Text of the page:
L.A.’s downsizing experiment produced delicious moments and occasional debacles in the preseason. Hart, a 6' 5" shooting guard, found himself setting screens in pick-and-rolls as a nominal power forward. “You see me get my big man on? I might have to start at the five,” he joked later. The small lineups with Kuzma at the center were punished by Nuggets big man Nikola Jokic, though, raising questions about the Lakers’ ability to get by without reinforcements.
James has made the Finals for eight straight years and advanced to the second round in 13 straight postseasons, but during his first month with the Lakers he was careful to avoid setting goals. At media day he said this season was “the unknown,” predicting early “bumps and bruises” and repeatedly pledging to reel in his impatient nature. “I don’t believe the only way to mark a successful season is to win a championship,” James said. “We’ve got a long way to go to get to Golden State. They pick up right where they left off. We’re picking up from scratch.”
Even so, James nixed suggestions like Barkley’s that his ever-growing media empire prompted his move to L.A. “I’m a basketball player,” he declared. “I play ball. That’s what I do. That’s what I live by. As far as my business, those things have been taking care of themselves way before I came out here.”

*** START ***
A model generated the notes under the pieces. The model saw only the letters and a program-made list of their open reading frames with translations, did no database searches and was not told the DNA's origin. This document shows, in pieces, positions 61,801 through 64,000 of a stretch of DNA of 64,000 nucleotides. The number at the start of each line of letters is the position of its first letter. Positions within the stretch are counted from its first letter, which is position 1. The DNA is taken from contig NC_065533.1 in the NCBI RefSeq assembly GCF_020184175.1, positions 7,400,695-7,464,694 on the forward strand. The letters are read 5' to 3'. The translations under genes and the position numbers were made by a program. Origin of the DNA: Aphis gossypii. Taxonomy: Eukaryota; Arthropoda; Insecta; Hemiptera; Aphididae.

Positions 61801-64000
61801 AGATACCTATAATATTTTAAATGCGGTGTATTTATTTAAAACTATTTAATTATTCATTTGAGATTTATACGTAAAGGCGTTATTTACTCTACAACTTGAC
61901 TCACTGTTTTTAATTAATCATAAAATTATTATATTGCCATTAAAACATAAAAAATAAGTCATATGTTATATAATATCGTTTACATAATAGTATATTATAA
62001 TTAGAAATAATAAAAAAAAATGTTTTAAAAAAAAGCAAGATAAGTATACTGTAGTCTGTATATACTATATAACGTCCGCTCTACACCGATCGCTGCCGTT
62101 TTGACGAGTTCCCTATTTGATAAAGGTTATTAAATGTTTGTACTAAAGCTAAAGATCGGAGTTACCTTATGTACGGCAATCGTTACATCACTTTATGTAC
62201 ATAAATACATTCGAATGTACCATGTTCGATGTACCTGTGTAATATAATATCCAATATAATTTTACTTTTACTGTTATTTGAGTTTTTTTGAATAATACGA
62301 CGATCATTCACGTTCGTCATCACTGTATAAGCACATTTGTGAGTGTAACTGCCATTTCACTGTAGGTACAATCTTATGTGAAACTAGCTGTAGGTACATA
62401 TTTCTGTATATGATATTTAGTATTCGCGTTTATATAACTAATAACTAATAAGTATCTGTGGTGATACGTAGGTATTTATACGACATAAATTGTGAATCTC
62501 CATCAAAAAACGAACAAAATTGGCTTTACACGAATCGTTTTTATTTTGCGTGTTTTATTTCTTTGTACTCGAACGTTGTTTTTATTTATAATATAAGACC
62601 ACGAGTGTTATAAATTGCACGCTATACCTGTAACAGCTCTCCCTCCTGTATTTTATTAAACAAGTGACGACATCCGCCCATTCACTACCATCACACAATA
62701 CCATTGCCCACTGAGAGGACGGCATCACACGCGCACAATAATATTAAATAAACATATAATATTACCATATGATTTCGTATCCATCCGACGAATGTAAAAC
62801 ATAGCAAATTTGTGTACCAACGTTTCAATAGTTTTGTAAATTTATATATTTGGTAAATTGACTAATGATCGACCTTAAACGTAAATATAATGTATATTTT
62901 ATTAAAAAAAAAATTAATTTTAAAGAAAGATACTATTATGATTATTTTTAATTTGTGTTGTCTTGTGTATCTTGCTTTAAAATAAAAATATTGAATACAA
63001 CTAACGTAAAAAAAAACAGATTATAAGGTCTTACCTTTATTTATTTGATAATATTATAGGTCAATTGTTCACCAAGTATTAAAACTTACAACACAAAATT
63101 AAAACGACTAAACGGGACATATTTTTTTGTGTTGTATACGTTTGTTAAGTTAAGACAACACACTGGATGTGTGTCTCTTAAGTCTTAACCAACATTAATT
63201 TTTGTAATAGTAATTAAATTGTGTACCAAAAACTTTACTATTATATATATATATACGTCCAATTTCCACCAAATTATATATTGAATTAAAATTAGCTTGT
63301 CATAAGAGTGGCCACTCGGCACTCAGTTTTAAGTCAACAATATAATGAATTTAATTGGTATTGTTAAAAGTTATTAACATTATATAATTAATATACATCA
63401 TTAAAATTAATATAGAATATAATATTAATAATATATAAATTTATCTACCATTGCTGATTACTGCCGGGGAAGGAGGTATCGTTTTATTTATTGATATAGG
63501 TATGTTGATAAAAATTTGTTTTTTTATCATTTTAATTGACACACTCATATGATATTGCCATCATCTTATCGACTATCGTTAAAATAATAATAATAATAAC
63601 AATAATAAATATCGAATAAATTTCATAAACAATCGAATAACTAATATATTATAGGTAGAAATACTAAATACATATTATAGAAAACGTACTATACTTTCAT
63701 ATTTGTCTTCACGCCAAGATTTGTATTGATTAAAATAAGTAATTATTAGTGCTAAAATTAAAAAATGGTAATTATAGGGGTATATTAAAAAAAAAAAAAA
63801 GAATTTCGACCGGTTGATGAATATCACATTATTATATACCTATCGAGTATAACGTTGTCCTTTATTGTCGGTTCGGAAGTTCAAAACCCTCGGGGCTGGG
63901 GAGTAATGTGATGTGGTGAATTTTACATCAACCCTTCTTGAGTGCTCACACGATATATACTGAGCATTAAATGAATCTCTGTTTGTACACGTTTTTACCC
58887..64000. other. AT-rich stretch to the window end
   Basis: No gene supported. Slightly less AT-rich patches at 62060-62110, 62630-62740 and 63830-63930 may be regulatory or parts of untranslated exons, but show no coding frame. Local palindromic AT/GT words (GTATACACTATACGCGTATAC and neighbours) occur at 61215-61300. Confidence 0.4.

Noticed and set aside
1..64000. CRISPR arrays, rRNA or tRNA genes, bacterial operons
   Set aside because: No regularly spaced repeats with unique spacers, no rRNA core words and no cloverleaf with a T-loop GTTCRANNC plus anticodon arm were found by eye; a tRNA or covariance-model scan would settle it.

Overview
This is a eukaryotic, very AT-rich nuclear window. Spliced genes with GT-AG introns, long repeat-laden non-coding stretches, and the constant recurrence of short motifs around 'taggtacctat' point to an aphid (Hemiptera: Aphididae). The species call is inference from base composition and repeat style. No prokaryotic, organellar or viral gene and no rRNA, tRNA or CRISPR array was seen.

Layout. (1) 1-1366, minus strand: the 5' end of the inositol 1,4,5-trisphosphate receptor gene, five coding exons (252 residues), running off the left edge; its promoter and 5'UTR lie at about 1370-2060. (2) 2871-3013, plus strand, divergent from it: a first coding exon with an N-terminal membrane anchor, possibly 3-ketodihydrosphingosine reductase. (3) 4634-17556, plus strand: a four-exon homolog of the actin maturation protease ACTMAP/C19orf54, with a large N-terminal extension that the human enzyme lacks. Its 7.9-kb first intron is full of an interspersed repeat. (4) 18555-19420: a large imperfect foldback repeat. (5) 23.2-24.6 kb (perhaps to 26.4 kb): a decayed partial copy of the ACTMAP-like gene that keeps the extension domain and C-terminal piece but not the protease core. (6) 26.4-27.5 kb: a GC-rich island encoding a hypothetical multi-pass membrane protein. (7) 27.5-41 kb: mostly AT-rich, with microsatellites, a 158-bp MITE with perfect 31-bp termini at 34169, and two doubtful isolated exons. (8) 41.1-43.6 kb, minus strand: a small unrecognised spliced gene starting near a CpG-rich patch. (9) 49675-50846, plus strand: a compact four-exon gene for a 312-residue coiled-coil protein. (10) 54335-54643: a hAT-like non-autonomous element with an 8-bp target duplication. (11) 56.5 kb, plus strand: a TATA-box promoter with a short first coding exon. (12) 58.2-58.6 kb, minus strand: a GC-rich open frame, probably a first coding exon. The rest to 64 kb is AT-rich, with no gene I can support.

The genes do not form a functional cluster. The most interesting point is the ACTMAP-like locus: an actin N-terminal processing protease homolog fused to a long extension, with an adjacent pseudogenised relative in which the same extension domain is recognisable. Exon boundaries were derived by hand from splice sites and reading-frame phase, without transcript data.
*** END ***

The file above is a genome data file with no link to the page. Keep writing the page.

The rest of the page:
Tidy and forceful words, but also a sign that James knows his change of address won’t buy him any leeway from critics come April. A quick exit in the first round would renew bloviating about the motivations driving his decision and how his résumé was padded during all those years in the East. A lottery trip would be a catastrophe, and it might spell the end of his reign as the consensus best player in basketball.
One scout, though, viewed James’s preseason comments as a masterly exercise in deflating the pressure facing his young teammates. “This Lakers’ roster is better than Cleveland’s top to bottom,” the scout says. “And their best closing lineup is better than Cleveland’s best closing lineup.” Walton hasn’t hammered the point, but his own expectations are clear. “We want to make the playoffs,” he says. “And we want to be fresh and ready to hopefully do some damage once we get there.”